Cat translator app Meowtalk launched to a lot of excitement in the press back in November last year, and its fanbase has kept on growing. With over 5 million downloads, the Android and Apple app that promises to help you understand what your cat is trying to say to you has gone global. With added language support for Spanish, Portuguese, Russian, Ukrainian, Italian, Greek, German, and French the app is truly helping pet owners recognize what their furry friends are trying to get them to do across the world.
Top cat apps are nothing new, but this one was developed by Javier Sanchez, a former Amazon engineer who worked on voice-recognition device Alexa. The Meowtalk app actually analyses cat sounds to see if it can work out the meaning behind them. And with 40 million 'meows' now recorded in the database, Sanchez has big plans to further the understanding of cat-human communication!
Strangely, meows are mostly a person-cat interaction rather than one used between cats themselves. As Sanchez explained to KING5 when the app launched: "It's not a language. They don’t share words or communicate with each other. Cats never meow at each other out in nature."
He means adult cats: Kittens do, to let their mothers know they are hungry or cold, but they stop doing that once they get older. They certainly meow at people though – presumably because they’ve worked out that it gets their owners to do what they want and stroke or feed them! .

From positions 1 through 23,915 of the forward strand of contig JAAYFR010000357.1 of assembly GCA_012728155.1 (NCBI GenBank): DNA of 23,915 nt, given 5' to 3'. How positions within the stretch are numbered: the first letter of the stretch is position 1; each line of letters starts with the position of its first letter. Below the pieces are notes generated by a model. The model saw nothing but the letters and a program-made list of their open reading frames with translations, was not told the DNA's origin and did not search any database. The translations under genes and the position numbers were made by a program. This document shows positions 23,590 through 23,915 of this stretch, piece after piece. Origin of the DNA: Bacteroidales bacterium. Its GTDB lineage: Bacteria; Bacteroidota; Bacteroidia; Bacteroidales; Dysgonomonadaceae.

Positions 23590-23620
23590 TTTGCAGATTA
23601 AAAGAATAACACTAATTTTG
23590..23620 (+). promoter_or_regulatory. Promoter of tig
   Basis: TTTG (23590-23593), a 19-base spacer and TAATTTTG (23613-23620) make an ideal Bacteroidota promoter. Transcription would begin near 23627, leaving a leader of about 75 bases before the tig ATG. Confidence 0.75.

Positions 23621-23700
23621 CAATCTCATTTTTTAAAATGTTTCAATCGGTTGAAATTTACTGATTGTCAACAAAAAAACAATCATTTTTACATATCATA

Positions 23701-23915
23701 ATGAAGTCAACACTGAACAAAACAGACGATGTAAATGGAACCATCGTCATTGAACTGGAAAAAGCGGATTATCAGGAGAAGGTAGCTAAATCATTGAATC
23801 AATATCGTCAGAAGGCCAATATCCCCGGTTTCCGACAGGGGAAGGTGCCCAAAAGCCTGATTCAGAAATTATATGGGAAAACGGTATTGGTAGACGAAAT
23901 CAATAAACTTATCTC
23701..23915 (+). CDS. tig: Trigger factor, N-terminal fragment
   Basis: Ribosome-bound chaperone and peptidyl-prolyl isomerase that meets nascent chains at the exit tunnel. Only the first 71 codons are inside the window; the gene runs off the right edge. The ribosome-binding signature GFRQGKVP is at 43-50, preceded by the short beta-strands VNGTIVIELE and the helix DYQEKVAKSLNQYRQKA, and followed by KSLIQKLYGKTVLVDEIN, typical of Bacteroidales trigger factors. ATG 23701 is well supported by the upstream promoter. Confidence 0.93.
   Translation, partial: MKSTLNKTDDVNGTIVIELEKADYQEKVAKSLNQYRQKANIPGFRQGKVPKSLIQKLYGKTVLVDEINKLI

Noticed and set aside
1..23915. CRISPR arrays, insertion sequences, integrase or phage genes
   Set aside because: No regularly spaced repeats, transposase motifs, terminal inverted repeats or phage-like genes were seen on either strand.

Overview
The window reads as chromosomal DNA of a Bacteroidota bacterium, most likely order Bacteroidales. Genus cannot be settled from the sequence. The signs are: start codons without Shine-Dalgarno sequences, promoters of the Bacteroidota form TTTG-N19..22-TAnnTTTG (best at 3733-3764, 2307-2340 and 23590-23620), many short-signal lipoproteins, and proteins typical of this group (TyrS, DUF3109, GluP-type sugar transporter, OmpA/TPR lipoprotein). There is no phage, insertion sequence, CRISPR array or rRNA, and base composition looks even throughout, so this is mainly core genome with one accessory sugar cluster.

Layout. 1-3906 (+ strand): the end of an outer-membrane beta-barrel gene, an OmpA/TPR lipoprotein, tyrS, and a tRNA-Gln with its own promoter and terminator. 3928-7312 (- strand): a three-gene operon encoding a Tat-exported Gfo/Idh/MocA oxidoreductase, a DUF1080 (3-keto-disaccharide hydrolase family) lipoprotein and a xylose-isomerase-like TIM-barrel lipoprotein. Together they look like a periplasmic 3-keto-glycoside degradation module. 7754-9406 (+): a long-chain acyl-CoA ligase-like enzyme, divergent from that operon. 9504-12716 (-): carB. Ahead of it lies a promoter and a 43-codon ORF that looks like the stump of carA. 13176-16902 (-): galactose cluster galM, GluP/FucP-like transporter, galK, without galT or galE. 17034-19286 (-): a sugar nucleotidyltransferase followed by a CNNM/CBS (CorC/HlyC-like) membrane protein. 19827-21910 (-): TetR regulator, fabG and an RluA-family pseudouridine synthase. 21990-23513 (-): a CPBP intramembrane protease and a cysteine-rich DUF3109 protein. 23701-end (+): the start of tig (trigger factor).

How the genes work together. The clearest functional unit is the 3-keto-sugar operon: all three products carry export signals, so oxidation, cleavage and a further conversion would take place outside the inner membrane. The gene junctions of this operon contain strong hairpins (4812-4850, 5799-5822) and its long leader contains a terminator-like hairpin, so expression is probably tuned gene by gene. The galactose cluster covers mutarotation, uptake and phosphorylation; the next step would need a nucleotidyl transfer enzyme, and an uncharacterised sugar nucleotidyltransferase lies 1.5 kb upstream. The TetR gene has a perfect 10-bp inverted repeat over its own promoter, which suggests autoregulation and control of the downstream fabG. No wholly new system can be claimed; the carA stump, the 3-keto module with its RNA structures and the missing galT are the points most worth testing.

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Testing the Meowtalk app
Of course, the proof is in the pudding, so we downloaded the Meowtalk app to try it out on a particularly vocal cat called Pirate, to see if it could help us work out what she was saying.
Of course, cats don’t play ball with technology, and it wasn't easy to capture the 5 to 10 sounds required for the app to train itself to translate further sounds from your particular cat. Pirate was having a fun old time yowling and meowing as she does most mornings, that is, until the moment the phone was presented to her to record the sounds. Cue a stony silence and a puzzled look.
As she got used to having a phone thrust towards her every time she made a noise, her want for food or attention overtook her discomfort and we could capture the sounds needed. As each one was recorded, the app suggests a translation, and you can tell the app whether you think it has captured what she meant, or choose from a dropdown of other suggestions.
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There are 14 translation suggestions to choose from (as well as ‘Unknown’ and ‘Other’). They include likely meanings such as ‘Feed me!’, ‘Let me out’, I’m in pain’ and ‘Hello’, but the default translation, at least in our experience, is the rather pleasing ‘I’m in love’. Once you’ve trained the app it gets better at matching the sounds to previously vetted examples. Of course, this means you are adding what you think the sounds mean to the app, so could be skewing the results. To counter that, the app is also building a database of cat sounds from other users and their suggested meanings from across the world, suggesting it should grow more accurate over time.
Here’s an example of one of the sounds we captured from Pirate which the app suggested meant ‘I’m in love’. See if you agree with the translation Meowtalk provided: